The No.39 Department, which is responsible for the management of Kim Jong Il’s private funds, holds the bank account with the British Virgin Islands branch of FirstCaribbean International Bank (FCIB), a prominent bank in the Caribbean region.

According to an expert source familiar with China and North Korea, the No. 39 Department’s secret overseas account exists under the name “Hana Holdings”. It is apparently held with the Road Town branch of the bank, which is based in Barbados and has branches in 17 countries.

Explaining the importance to North Korea of the No.39 Department account, the source told Daily NK, “Due to recent UN Security Council sanctions, the No. 39 Department is experiencing considerable difficulties with its overseas financial trade. Currently, excluding Chinese banks, their only active overseas account is that held with FirstCaribbean International Bank.”

Also, he added, “The only bank through which the No. 39 Department can make overseas transfers is FirstCaribbean International Bank in the British Virgin Islands, since their other secret bank accounts are all blocked.”

As usual, there’s a Chinese connection. One of the Daily NK’s sources, Ken Kato, is a DC-based accountant and activist for the release of Japanese abductees I’ve met and corresponded with in the past. This would be a case of North Korea’s malice reaping severe and unintended consequences. Separately, the Daily NK reports that Bureau 39 has fallen on hard times.

Plan B Watch: Einhorn Goes to Tokyo, Pressure Builds on China

The latest reports in the Korean press tell us that the President will soon sign an over-arching executive order that will subsume the authorities of Executive Order 13,382 (see sidebars), and will also allow the blocking of assets used for proliferation, drug trafficking, and currency counterfeiting:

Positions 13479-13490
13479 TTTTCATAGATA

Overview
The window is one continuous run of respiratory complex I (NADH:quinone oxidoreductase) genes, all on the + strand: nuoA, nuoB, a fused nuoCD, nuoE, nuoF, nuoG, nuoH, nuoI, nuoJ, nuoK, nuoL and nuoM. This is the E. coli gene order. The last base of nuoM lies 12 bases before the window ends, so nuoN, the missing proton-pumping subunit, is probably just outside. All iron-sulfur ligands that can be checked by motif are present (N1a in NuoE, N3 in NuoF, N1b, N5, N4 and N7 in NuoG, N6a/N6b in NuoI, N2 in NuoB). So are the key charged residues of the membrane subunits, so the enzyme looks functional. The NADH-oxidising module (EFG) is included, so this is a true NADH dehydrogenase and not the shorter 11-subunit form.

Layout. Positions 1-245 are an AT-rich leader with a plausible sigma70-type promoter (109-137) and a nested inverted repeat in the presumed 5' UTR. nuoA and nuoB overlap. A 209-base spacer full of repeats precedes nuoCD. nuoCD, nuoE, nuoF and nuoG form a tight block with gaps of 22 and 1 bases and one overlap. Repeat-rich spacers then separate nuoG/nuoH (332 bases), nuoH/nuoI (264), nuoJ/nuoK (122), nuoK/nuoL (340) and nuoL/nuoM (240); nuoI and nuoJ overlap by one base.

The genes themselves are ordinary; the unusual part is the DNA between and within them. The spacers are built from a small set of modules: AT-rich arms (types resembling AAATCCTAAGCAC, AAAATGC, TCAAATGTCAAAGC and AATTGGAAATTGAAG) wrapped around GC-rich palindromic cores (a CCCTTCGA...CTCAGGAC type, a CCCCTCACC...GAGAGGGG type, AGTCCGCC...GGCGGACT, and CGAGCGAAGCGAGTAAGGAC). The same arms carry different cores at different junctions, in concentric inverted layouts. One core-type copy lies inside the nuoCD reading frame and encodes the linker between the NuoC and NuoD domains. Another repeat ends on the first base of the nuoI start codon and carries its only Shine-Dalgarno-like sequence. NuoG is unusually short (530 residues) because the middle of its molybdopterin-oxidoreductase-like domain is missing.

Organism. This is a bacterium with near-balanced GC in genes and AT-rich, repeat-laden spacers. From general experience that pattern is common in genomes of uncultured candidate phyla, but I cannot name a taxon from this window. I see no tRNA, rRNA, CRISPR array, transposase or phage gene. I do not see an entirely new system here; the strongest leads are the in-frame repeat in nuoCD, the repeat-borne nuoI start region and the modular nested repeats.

In a press briefing on Monday, Department spokesman Philip Crowley said, “We have no doubt that North Korea has engaged directly in counterfeit operations as a means of bringing currency into the country. This is a longstanding practice.” [Chosun Ilbo]

Several reports discuss plans by Treasury to blacklist specific individuals and institutions suspected of being involved in illegal activity and money laundering:

Observers say a financial services blacklist of individuals to be announced in the new sanctions will likely include O Kuk-ryol, vice head of North Korea’s National Defense Commission, which is led by Kim Jong-il and his family. O is known to be managing a company that tries to attract foreign investment to the North. [Joongang Ilbo]

It will be interesting to see whether the executive order will make findings that Bureau 39, or perhaps the North Korean government itself, is a primary concern for money laundering. That description has been applied to other states for much less — that is, a lackadaisical rather than intentionally criminal approach to the proceeds of illicit activity. If it weren’t for the State Department and its politics, Treasury would probably have designated North Korea years ago.

The United States is expected to blacklist three key North Korean finance officials believed to be taking care of leader Kim Jong-il’s secret funds as part of new sanctions against the communist nation, a government source said Wednesday.

One of the three finance officials is Kim Tong-myong, head of Tanchon Commercial Bank, the source said. “The U.S. is paying special attention to three people, including Kim Tong-myong, who operate North Korea’s secret funds abroad,” the source said on condition of anonymity. “If they are included in the new sanctions, it could deal a blow to North Korea’s leadership.”

The U.S. has also collected evidence that nine North Korean financial institutions operating overseas and as least two trading firms have been used for the regime’s illicit activities, such as trade in conventional arms, luxury goods and counterfeit money, the source said.

Overall, the U.S. is expected to add some 10-20 North Korean entities and individuals to its blacklist of those to be subject to sanctions, which include freezing their assets in the U.S. and banning them from dealing with American financial institutions. [Yonhap]

And given the lack of food or medical care in nominally socialist North Korea, you might be tempted to assume (or even mislead others to believe) that its government had no money to spend for such things. You would be wrong: